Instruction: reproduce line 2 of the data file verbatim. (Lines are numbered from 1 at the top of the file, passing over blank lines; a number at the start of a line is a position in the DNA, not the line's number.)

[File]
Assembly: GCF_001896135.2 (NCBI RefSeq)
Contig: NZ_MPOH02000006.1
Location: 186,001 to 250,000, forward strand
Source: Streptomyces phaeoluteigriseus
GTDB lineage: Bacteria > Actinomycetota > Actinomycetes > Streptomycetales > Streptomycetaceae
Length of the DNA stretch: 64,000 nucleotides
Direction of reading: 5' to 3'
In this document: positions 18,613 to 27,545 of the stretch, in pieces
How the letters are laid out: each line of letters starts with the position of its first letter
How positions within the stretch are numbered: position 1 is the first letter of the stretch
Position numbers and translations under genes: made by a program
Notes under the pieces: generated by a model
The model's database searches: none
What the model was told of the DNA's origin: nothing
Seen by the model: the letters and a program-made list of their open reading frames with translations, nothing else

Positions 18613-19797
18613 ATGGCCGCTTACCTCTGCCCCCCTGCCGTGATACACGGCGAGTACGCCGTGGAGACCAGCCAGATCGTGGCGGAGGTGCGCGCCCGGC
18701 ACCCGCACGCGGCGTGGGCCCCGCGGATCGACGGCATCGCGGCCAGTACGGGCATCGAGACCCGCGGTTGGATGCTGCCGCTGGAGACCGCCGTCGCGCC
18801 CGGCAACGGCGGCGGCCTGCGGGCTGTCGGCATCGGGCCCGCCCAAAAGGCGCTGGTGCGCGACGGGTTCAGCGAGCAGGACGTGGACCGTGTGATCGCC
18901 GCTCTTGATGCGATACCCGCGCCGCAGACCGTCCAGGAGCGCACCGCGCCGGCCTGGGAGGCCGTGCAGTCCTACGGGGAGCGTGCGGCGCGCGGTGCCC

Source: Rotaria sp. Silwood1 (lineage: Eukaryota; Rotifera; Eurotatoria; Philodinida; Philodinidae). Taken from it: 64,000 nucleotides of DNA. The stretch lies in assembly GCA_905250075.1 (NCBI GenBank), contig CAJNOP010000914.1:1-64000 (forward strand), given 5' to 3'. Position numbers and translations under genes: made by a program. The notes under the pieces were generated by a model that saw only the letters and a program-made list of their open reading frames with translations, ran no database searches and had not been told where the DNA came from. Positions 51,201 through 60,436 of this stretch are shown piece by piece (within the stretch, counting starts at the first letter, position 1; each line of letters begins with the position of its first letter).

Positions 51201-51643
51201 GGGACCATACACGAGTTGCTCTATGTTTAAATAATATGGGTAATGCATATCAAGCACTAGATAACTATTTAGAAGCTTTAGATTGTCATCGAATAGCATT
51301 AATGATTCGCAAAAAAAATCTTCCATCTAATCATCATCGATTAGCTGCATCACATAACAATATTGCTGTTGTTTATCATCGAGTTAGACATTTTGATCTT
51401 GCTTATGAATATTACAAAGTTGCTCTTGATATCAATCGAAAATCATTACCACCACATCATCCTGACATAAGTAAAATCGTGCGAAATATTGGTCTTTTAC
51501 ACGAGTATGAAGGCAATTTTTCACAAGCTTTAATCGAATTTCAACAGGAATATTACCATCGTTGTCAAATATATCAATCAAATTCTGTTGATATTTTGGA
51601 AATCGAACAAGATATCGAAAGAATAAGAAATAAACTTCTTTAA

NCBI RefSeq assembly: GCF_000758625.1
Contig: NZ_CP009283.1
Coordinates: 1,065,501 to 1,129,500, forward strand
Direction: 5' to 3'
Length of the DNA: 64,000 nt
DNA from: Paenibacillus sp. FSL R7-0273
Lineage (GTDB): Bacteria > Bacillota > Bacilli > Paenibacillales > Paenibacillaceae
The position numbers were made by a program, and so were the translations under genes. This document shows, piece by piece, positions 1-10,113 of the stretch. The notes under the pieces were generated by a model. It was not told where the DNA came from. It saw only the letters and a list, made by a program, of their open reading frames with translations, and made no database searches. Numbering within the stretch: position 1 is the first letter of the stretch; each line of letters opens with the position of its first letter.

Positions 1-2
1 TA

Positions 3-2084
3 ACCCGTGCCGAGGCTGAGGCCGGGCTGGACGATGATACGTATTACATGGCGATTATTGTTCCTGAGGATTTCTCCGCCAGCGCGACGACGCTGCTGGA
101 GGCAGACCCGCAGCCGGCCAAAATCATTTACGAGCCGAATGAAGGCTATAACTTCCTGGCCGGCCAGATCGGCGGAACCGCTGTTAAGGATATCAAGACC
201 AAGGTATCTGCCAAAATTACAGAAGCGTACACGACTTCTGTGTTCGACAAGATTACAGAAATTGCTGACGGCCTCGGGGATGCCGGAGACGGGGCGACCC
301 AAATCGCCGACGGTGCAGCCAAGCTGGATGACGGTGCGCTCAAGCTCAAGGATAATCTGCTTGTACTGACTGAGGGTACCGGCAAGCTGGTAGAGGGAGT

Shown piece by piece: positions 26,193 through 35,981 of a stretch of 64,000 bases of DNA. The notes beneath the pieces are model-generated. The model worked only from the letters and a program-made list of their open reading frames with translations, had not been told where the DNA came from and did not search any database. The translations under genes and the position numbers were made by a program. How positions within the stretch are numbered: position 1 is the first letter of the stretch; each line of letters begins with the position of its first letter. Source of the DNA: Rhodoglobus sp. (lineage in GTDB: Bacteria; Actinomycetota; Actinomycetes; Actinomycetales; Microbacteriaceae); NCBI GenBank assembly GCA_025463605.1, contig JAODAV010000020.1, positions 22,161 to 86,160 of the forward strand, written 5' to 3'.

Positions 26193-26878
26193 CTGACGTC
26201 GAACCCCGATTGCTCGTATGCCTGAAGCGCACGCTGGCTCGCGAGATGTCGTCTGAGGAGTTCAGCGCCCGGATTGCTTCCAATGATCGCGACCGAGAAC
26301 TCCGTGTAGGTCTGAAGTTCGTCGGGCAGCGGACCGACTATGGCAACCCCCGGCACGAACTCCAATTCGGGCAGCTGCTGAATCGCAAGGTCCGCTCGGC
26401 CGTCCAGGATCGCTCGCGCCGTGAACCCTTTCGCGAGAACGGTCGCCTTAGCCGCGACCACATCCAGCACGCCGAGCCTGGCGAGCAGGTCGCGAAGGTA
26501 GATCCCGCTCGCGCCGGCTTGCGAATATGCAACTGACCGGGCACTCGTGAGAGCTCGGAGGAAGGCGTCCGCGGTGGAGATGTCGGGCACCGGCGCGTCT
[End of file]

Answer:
Contig: NZ_MPOH02000006.1